Pentagon has $130 million plan to turn ‘former Soviet base’ in Romania into NATO Black Sea hub

Foto: Spc. Ryan Lucas/ US Army

An airfield in central Romania could become a hub for U.S. Air Force operations in southeastern Europe, where the Pentagon is seeking added fighter plane rotations as part of a mission to deter Russian aggression, the Stars and Stripes reported.

The National Defense Authorization Act for 2021, which is working its way through Congress, includes $130.5 million to renovate the Campia Turzii Air Base in what would be the biggest overseas military construction project under the Pentagon’s European Deterrence Initiative, initiated in June 2014, shortly after Russia annexed Crimea, the paper reported Thursday.

The Campia Turzii military airfield was built between 1952 and 1953, in the early years of communist rule and was home of the Soviet-made Ilyushin-II-10 attack aircraft. In 1969, an air defense unit was created on the airfield in order to provide protection against air attacks.

In 2002 it was renamed the 71st base and has hosted a large number of national/multinational military exercises and training missions as well as participating in various humanitarian missions

The U.S. Air Force has requested major upgrades at the base, including dangerous cargo landing pads, more parking aprons to supporting additional tactical fighter aircraft squadron rotations, fuel storage and a depot to support a deployable air base system, the U.S. military publication said.

“Campia Turzii Air Base is one of the primary sources for United States European Command and its Service Components’ ability to respond to an evolving European security environment,” the Air Force said in its 2021 budget request.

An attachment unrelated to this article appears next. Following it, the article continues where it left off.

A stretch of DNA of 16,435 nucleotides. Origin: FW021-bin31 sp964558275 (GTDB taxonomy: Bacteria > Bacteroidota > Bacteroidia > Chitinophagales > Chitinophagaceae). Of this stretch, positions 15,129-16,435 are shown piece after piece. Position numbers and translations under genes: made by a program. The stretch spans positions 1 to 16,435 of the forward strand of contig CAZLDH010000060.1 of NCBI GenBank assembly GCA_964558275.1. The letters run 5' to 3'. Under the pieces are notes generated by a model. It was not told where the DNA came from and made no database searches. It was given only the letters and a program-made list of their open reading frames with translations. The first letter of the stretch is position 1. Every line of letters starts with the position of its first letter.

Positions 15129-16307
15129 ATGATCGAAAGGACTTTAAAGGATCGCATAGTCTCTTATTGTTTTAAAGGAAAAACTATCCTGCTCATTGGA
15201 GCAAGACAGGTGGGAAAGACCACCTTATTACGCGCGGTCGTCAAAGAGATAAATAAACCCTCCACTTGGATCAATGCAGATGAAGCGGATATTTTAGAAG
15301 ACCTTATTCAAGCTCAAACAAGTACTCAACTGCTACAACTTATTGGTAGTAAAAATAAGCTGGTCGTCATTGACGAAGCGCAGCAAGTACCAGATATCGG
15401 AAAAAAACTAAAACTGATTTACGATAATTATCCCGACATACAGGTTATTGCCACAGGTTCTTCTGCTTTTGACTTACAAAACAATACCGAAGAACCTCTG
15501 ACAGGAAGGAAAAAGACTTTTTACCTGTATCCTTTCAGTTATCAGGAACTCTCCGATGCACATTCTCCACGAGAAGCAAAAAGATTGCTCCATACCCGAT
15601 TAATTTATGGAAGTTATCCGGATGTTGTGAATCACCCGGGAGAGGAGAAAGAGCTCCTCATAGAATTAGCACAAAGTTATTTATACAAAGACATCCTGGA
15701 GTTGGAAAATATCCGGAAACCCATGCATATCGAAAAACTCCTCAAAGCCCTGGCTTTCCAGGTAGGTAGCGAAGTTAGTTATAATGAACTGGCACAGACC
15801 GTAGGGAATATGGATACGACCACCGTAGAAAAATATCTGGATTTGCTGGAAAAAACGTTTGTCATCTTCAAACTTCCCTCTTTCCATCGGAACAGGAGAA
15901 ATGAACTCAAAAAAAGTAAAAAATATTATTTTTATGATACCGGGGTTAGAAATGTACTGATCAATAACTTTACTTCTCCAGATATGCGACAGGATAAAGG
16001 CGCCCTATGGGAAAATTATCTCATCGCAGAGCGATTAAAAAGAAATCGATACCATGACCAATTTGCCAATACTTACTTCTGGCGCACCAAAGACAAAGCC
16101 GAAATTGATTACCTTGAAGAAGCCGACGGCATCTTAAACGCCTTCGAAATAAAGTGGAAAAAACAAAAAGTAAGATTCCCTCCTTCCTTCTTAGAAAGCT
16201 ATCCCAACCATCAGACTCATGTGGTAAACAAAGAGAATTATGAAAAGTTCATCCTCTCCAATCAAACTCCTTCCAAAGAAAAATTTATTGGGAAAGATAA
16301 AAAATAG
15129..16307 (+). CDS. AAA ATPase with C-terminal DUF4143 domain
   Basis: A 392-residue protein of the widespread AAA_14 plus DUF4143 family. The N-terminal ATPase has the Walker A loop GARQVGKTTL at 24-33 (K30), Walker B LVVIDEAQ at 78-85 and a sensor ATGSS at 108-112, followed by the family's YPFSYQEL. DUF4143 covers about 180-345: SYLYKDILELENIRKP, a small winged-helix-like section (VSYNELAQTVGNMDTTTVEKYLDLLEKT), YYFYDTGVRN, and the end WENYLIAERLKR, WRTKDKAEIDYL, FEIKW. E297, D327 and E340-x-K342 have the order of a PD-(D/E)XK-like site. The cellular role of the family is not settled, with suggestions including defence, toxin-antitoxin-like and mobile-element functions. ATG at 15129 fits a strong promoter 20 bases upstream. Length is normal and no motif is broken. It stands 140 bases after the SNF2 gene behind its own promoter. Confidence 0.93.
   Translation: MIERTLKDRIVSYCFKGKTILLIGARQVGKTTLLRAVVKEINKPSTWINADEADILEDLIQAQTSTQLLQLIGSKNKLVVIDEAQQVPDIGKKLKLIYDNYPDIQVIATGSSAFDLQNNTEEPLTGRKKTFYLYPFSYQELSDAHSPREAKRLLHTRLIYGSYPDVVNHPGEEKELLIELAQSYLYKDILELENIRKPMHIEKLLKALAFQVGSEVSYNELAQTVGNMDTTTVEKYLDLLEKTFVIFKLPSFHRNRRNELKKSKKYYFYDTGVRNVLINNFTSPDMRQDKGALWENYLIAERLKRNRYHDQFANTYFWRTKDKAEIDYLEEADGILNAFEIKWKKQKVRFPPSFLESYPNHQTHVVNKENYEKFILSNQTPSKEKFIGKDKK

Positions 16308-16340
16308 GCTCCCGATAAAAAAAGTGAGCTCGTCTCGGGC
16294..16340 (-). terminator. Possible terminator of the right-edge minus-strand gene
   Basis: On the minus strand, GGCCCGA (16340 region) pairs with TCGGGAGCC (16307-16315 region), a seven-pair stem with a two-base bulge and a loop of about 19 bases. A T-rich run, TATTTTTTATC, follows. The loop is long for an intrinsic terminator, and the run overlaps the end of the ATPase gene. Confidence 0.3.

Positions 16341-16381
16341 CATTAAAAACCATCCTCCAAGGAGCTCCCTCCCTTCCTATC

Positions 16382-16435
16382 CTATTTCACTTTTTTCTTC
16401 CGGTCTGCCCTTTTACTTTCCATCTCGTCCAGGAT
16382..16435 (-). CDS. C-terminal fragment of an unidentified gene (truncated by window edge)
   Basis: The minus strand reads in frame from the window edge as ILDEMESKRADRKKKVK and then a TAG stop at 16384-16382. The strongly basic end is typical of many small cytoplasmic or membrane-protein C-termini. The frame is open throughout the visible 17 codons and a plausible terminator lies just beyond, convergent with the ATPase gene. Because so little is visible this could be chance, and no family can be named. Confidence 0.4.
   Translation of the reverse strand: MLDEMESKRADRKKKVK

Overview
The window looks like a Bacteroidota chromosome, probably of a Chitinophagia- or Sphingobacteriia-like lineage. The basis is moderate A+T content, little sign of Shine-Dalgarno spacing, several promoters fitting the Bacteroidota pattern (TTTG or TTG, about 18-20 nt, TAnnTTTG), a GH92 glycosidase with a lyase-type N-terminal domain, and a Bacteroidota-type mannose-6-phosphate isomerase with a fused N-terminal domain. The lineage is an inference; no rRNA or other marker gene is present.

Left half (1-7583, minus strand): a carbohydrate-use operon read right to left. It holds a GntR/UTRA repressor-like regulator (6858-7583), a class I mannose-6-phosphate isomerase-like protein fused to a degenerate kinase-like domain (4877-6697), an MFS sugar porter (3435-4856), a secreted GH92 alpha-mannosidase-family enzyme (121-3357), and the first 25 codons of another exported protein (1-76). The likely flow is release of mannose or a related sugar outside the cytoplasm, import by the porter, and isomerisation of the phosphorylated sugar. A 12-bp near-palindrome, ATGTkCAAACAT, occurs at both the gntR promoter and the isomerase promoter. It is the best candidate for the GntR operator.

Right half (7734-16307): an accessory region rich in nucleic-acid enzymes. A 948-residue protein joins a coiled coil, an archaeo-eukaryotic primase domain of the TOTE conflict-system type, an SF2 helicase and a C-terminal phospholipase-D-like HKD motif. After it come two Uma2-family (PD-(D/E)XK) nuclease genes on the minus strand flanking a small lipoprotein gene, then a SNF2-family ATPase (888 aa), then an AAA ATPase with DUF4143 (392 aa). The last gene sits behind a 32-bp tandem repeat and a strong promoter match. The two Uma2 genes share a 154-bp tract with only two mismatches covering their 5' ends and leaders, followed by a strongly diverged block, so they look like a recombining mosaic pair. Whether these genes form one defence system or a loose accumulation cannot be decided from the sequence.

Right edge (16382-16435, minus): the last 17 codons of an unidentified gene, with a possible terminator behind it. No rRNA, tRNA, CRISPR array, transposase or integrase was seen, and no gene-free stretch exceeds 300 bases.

EUCOM has boosted missions in Romania over the years, but most of its efforts have centered on Mihail Kogalniceanu Air Base at the Black Sea port of Constanta, which is used primarily by U.S. Army Europe and rotational ground forces.

But the Pentagon has gradually increased spending on Campia Turzii. Last year, USAFE sent MQ-9 Reaper drones, based in Poland, on a temporary rotation to the site, putting them closer to the Black Sea, where Russian military activity has grown steadily since a brief 2008 war with Georgia.

Air Force fighters also have made rotations to Campia Turzii, but improvements are needed if the U.S and allies are to expand operations.

“An adequate tactical fighter aircraft parking apron capable of supporting larger North Atlantic Treaty Organization weapon systems is not currently available at Campia Turzii Air Base,” the Air Force said in its budget request.

NATO allies Bulgaria, Romania and Turkey all lie on the Black Sea, as do alliance partner states Georgia and Ukraine, and Russia.


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